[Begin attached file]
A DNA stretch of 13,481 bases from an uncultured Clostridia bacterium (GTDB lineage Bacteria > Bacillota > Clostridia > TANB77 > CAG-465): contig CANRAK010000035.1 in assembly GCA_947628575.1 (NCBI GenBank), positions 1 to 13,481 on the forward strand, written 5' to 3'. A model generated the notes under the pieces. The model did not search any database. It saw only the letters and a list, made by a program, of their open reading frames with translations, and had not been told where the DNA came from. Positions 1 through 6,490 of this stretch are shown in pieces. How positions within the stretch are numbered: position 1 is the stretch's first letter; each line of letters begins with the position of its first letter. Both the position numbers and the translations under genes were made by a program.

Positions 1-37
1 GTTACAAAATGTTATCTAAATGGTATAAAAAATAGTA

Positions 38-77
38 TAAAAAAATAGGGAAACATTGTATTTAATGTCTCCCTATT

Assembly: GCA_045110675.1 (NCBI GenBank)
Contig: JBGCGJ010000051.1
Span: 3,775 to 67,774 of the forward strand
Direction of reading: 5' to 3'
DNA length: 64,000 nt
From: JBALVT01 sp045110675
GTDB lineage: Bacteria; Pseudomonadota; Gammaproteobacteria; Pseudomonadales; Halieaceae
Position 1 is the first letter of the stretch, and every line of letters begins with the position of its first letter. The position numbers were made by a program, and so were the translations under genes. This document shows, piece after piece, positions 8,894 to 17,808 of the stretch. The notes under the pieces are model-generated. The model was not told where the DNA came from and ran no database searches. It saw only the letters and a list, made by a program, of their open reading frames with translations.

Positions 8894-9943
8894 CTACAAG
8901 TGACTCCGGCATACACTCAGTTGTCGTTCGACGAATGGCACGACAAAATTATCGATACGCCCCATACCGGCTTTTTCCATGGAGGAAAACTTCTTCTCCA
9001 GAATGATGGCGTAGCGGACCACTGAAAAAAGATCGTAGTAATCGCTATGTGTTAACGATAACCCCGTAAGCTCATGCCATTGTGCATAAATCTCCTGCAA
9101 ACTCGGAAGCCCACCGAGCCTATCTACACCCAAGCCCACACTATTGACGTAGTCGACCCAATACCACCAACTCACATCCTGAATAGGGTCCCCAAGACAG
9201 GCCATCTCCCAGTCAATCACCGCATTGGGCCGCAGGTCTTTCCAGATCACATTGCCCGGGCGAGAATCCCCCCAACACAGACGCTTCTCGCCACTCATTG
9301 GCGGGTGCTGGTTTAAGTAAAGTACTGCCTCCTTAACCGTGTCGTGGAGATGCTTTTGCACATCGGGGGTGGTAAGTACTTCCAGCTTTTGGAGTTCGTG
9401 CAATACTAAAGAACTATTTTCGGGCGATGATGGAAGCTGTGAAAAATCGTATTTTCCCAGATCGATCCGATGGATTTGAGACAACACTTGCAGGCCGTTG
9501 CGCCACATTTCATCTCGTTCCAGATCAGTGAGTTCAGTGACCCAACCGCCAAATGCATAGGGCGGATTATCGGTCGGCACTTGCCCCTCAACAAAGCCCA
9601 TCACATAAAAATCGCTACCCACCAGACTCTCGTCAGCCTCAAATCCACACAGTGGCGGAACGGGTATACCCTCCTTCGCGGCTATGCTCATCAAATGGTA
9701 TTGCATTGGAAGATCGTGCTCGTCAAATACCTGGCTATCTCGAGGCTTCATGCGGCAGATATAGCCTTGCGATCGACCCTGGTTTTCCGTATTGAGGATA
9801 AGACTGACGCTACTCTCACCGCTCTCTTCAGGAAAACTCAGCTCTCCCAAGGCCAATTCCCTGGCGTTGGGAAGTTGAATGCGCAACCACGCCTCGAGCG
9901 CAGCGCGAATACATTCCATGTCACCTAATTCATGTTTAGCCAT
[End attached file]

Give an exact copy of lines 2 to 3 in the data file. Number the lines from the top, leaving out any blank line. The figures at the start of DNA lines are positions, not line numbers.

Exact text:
Positions 1-37
1 GTTACAAAATGTTATCTAAATGGTATAAAAAATAGTA